The Salber-Phillips Award
Through the Salber-Phillips Award, UNC medical students in their second through fourth years are recognized for their community-oriented projects that improve the health or well-being of older adults who are 65 or older.
The careers and lives of Harry Phillips and Eva Salber were epitomized by their empathy and compassion and the depth of their commitment to the health of all people, particularly those who are disregarded and underserved. Their work endeavored to address the social, political, and economic determinants of health and disease and was characterized by a broad community-based approach to health.
To foster and recognize these values in young physicians, Dr. Phillips established the Salber-Phillips Award in 1993. Through the recognition of these students and their projects, the commitment of Eva Salber and Harry Phillips to the health of all people, especially those in rural and underserved communities, lives on.
The legacy has been carried on by the Phillips children since their father’s passing in 2004.
Recent Salber-Phillips Award Recipients
2020: Natalie Richmond
2019: Emma Astrike-Davis
2014: James R. Broughman II
2013: Christopher Edward Jensen, Lalitha Kundru
2012: Bryce Elizabeth Haac
2011: Anne Hardy Dunbar, Lauren Michelle Abbate
2010: Fortune Jamike Egbulefu, Victoria Paige Rollins
Who were the Salber-Phillips?
Eva J. Salber and Harry T. Phillips grew up and met in Cape Town, South Africa, where they both earned M.B.Ch.B. degrees (the equivalent of an M.D.in the U.S.) in 1938. They later earned post-graduate Diplomas in Public Health (DPH) and Doctorates in Medicine (M.D.) also from the University of Cape Town. They emigrated to the United States in 1956 with their four young children.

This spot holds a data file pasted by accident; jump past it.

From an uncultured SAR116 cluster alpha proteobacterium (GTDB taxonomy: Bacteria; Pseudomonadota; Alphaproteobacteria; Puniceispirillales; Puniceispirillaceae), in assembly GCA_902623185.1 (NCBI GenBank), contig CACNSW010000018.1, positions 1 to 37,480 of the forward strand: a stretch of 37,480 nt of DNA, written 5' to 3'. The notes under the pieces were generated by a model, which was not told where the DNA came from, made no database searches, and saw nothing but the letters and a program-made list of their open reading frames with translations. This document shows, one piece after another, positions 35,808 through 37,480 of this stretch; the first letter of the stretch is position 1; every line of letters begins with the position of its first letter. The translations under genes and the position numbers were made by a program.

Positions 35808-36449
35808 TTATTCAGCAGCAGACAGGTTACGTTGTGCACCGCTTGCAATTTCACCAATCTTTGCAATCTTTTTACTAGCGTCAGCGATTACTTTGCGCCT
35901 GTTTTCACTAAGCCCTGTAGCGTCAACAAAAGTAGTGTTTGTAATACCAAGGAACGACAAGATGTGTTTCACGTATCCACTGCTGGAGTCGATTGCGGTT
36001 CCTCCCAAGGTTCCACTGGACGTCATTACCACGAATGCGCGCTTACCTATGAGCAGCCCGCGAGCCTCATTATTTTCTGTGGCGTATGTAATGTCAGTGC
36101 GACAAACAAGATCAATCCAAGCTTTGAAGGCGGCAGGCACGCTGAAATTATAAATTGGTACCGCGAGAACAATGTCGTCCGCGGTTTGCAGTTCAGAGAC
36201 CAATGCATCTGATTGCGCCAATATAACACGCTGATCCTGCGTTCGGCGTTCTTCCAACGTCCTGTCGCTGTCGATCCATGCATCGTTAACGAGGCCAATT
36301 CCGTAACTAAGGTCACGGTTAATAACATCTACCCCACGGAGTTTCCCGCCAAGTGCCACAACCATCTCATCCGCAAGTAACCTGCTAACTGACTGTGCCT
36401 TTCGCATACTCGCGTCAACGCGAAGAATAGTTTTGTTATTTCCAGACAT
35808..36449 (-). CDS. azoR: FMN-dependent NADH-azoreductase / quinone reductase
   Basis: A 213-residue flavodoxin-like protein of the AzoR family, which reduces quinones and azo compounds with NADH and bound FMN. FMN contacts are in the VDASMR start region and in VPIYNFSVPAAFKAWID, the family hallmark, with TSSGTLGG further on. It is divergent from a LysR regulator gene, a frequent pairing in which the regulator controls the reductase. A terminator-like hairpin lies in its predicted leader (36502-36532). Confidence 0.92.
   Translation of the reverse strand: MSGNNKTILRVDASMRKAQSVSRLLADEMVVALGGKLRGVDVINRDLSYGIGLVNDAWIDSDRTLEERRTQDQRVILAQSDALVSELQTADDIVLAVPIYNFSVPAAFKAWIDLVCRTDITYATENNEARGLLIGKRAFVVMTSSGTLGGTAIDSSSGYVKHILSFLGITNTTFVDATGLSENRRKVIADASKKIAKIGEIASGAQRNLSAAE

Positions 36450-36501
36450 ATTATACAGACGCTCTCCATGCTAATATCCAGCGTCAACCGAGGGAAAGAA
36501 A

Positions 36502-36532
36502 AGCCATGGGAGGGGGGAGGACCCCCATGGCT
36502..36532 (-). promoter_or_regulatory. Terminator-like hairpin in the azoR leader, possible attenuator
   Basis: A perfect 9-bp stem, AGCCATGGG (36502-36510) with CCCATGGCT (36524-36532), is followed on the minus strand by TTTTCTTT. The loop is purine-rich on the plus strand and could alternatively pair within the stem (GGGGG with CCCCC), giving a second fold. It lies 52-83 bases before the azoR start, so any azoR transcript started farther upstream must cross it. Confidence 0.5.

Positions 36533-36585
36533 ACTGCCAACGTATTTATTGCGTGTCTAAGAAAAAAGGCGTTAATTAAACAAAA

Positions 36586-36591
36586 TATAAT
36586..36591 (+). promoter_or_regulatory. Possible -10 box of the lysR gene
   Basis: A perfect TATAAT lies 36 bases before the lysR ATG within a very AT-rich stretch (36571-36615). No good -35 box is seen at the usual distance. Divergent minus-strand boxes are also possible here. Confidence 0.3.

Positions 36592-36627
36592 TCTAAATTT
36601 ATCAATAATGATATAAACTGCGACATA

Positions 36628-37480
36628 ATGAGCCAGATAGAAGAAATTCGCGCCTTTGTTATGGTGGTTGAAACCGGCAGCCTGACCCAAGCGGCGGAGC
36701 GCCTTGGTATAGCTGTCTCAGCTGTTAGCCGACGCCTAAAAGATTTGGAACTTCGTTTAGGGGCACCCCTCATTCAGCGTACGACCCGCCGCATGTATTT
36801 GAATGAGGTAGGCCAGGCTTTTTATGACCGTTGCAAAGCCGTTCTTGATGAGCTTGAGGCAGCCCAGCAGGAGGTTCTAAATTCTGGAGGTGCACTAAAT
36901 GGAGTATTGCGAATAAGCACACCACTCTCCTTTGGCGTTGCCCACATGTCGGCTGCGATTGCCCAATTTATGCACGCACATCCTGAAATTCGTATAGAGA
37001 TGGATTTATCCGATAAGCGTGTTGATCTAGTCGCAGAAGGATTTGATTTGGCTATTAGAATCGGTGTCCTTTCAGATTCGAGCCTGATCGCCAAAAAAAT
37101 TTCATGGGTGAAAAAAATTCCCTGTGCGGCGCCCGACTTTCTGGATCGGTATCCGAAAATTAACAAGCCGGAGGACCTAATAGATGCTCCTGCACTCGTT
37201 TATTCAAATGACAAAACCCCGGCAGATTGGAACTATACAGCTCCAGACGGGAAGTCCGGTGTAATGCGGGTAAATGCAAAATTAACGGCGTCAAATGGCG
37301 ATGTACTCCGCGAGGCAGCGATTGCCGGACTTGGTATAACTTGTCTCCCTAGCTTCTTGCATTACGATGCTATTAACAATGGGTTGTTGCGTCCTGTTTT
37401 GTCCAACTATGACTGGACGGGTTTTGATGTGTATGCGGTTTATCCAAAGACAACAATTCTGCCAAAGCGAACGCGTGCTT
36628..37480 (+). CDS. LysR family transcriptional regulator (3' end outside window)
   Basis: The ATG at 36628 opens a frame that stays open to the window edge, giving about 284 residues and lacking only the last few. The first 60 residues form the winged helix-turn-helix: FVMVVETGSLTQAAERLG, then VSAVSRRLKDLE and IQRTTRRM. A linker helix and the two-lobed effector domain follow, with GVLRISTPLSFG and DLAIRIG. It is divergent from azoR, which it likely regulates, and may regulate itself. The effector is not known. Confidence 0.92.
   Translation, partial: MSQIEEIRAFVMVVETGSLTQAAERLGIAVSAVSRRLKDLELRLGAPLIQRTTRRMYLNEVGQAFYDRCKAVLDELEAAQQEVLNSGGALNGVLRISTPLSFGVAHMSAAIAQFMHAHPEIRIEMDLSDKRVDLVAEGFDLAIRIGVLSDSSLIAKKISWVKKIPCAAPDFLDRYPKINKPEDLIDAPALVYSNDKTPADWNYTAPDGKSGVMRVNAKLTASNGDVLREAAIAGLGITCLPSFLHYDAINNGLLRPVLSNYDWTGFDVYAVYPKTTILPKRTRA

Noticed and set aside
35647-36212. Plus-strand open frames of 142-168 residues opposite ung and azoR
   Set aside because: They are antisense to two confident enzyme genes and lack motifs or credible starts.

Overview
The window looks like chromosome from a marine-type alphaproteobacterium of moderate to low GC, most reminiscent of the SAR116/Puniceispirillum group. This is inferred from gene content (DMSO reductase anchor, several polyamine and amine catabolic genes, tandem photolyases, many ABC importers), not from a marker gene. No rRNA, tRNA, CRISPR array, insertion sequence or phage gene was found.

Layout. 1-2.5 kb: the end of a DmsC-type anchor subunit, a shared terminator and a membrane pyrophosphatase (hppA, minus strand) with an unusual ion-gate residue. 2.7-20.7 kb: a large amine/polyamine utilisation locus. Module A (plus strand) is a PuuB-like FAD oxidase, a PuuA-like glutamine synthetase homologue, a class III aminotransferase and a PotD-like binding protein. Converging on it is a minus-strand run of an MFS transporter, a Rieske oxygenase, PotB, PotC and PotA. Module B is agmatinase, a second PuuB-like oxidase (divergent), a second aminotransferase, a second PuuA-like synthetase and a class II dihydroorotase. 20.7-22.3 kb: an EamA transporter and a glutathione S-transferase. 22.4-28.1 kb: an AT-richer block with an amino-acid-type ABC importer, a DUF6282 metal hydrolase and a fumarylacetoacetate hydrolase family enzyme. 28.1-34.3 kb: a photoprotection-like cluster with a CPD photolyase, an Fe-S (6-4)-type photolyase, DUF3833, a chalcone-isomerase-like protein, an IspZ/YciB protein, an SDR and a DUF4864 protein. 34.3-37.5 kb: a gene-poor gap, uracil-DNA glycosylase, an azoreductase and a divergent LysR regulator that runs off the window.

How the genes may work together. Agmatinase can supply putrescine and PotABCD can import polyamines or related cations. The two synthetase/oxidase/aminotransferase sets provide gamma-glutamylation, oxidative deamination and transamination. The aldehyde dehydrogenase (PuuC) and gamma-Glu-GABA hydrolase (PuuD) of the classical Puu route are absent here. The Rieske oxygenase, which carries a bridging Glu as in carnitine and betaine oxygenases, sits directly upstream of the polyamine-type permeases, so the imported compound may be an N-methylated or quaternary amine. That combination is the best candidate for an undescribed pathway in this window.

After teaching, conducting research, and directing community health centers in Boston, Massachusetts, Drs. Phillips and Salber moved to Chapel Hill, North Carolina in 1971. At the University of North Carolina Dr. Phillips became the Head of the Health Systems Agencies training program within the School of Public Health; and in 1979 he became the School’s first Director of the Program on Aging. He retired in 1983 as emeritus Professor of Public Health, but continued to teach as an adjunct professor, with a particular emphasis on gerontology and healthy aging.
In North Carolina, Dr. Salber was a Professor of Community and Family Medicine at Duke University School of Medicine (1971–1982), where she directed a Community Health Models Program and established a community health facilitator’s training program. She had a special interest in social medicine, healthy aging, and the lives and values of rural elders living alone. She also enjoyed mentoring young medical students, particularly young women striving to manage careers and families.
Drs. Salber and Phillips were married for 51 years until Eva’s death in 1990. Dr. Phillips passed away in 2004, and until his death remained actively involved with the Salber-Phillips award ceremonies. The Phillips children are now continuing the legacy of Eva J. Salber and Harry T. Phillips by recognizing medical students who strive to improve the health and well-being of adults over 65.